Supreme drive to stay alive

FOUR-TIME world champion Alain Prost, one of the greatest drivers of formula one’s greatest era, rates survival as the supreme success of his glorious grand prix career.

Prost won his titles and a then record 51 races during what is regarded as the most competitive and illustrious period of F1 from the early 1980s to the early ’90s.

The diminutive Frenchman, known as ”the professor” for his calm and clinical approach to winning, was the most decorated driver in a decade of intense rivalry between several world champions and untitled aces.

But it was also the last decade of danger, when F1 drivers still ran the very real risk of death or serious injury.

When Prost looks back on what is remembered as a golden age of grand prix racing, it’s the fact that he is still around to talk about it that he nominates ahead of the honour of succeeding in a star-packed era.

”The only privilege I have is to be here and being able to talk to you, honestly, because when I look at the past, I’m not thinking it was good or it was bad,” he admitted in an interview at the Abu Dhabi Grand Prix. ”It was bloody dangerous and I’m very, very pleased today to be here in good health. That is my privilege.” Prost retired after winning his fourth F1 crown in 1993 before returning as a team owner with his eponymous equipe in 1997.

Prost Grand Prix collapsed before the start of the ’02 season and he shunned any active involvement in F1 until title-winning engine supplier Renault brought him back as a roving ambassador this year.

Sinewy from years of near-pro-level cycling and looking younger than his 57 years, Prost is a legend because he battled and regularly beat a raft of contemporary greats.

His opponents included former or future world champions Niki Lauda, Nelson Piquet, Keke Rosberg, Nigel Mansell, Ayrton Senna and, briefly, Michael Schumacher.

As well as the sheer depth of talent, the era is notable for the prodigiously powerful turbocharged beasts they manhandled at its peak in the mid-’80s.

Prost’s fame is inextricably linked with Senna, who became his nemesis in the most gripping conflict F1 has ever seen.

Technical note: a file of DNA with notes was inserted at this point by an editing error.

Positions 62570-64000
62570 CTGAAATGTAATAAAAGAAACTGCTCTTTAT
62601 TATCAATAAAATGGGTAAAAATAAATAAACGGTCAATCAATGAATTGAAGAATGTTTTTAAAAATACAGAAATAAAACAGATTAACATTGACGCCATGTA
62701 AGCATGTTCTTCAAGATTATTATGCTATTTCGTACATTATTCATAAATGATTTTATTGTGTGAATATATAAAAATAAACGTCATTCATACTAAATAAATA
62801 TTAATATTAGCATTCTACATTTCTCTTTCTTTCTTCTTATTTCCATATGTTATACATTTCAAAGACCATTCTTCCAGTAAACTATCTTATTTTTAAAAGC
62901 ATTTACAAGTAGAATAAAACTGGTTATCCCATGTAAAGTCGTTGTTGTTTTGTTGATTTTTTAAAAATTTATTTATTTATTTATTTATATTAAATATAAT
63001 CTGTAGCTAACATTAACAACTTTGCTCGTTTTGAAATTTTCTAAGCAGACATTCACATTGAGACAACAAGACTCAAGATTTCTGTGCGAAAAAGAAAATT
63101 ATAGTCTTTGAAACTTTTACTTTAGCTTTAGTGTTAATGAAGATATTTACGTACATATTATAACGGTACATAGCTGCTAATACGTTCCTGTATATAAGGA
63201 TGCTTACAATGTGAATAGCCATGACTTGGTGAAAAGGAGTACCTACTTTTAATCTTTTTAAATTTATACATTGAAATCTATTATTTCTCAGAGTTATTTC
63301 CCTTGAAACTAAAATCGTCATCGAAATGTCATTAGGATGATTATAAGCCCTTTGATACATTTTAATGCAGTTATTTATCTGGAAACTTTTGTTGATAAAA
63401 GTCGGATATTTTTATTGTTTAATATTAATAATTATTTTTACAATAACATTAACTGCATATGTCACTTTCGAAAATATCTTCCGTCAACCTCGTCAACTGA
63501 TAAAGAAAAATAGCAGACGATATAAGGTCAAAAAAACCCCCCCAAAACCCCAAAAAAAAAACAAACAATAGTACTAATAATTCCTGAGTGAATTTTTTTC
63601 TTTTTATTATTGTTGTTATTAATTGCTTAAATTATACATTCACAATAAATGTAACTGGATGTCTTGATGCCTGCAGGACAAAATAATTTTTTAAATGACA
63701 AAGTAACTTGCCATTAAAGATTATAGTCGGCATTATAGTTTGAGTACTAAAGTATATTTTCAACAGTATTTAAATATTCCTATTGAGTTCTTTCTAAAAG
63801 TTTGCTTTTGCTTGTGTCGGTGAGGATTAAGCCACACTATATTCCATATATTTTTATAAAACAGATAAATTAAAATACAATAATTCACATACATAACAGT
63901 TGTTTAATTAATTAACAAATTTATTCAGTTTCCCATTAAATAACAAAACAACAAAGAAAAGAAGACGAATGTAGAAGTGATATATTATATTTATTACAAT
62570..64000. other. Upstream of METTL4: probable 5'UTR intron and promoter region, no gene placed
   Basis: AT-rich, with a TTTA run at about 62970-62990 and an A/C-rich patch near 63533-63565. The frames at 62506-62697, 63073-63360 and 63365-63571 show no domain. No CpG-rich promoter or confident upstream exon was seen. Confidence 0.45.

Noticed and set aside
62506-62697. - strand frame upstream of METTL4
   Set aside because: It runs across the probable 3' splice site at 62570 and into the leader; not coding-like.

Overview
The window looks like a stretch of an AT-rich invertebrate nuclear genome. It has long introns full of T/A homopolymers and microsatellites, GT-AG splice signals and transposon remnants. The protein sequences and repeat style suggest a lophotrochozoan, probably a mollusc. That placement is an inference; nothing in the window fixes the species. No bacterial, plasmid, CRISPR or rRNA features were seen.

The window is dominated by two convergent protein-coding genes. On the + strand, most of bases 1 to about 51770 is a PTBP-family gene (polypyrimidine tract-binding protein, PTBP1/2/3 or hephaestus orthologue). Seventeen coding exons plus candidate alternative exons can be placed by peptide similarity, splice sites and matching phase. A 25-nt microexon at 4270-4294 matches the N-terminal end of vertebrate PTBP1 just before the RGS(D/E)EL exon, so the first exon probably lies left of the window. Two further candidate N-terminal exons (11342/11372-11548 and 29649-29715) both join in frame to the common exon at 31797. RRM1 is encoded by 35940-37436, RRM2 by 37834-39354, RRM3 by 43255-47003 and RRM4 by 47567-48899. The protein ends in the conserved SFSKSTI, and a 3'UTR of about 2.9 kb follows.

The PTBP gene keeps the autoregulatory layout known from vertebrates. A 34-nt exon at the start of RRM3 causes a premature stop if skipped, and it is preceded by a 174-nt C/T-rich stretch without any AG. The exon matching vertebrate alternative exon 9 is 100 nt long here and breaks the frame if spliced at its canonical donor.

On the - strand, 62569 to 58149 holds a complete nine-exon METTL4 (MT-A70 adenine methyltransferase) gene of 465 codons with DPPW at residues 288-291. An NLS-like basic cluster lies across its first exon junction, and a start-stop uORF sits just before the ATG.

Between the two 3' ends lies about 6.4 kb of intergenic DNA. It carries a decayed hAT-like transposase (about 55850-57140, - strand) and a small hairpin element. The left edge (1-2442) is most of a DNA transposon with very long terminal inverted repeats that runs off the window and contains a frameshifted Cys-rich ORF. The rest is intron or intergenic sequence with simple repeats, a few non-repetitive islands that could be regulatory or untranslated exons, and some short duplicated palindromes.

Their bitter feud in ’89 as McLaren teammates, which continued the following year after driving Prost to arch rival Ferrari, transcended F1 and remains one of the most infamous enmities in sporting history.

It was Senna’s death at Imola, Italy, on May 1, 1994, just weeks after their rapprochement, that changed the face of F1 by triggering safety reforms that transformed it from life-threatening to life-extending.

”Since Ayrton died, we started to have a different philosophy,” Prost said. ”We talk much more about safety and all these drivers today, they never had a bad accident or a bad injury, and they never saw a bad [fatal] accident of their friends or other drivers … I remember at one stage, every morning you went from your hotel to the track and you were thinking, ‘Oh, shit, will I come back tonight?’ You really had these kinds of thoughts. If you remember in the ’80s, many, many bad things happened and you didn’t know if it was going to happen to you, so the emotions were never very far from the surface.

”Now it’s different. At the end of the day, drivers can be quite sure that they will survive. There is not so much risk in F1, which is a good thing, but the drivers are not so much on the edge.

”Obviously, when you talk about safety, there’s no comparison. If you start at 20 years old, you can race until you are 40 without any risk. It’s so different that way.”

Prost is also convinced that it was the spectre of death back then that helps explain why his generation of drivers had more flare on and off the track than recent and current F1 stars. ”The way you drove, the way you talked, the way you approached people was obviously very different,” he said.

However, he also said his heyday was a less politically correct period that allowed he and his peers to be more colourful and outspoken.

The original release of this article first appeared on the website of Hangzhou Night Net.


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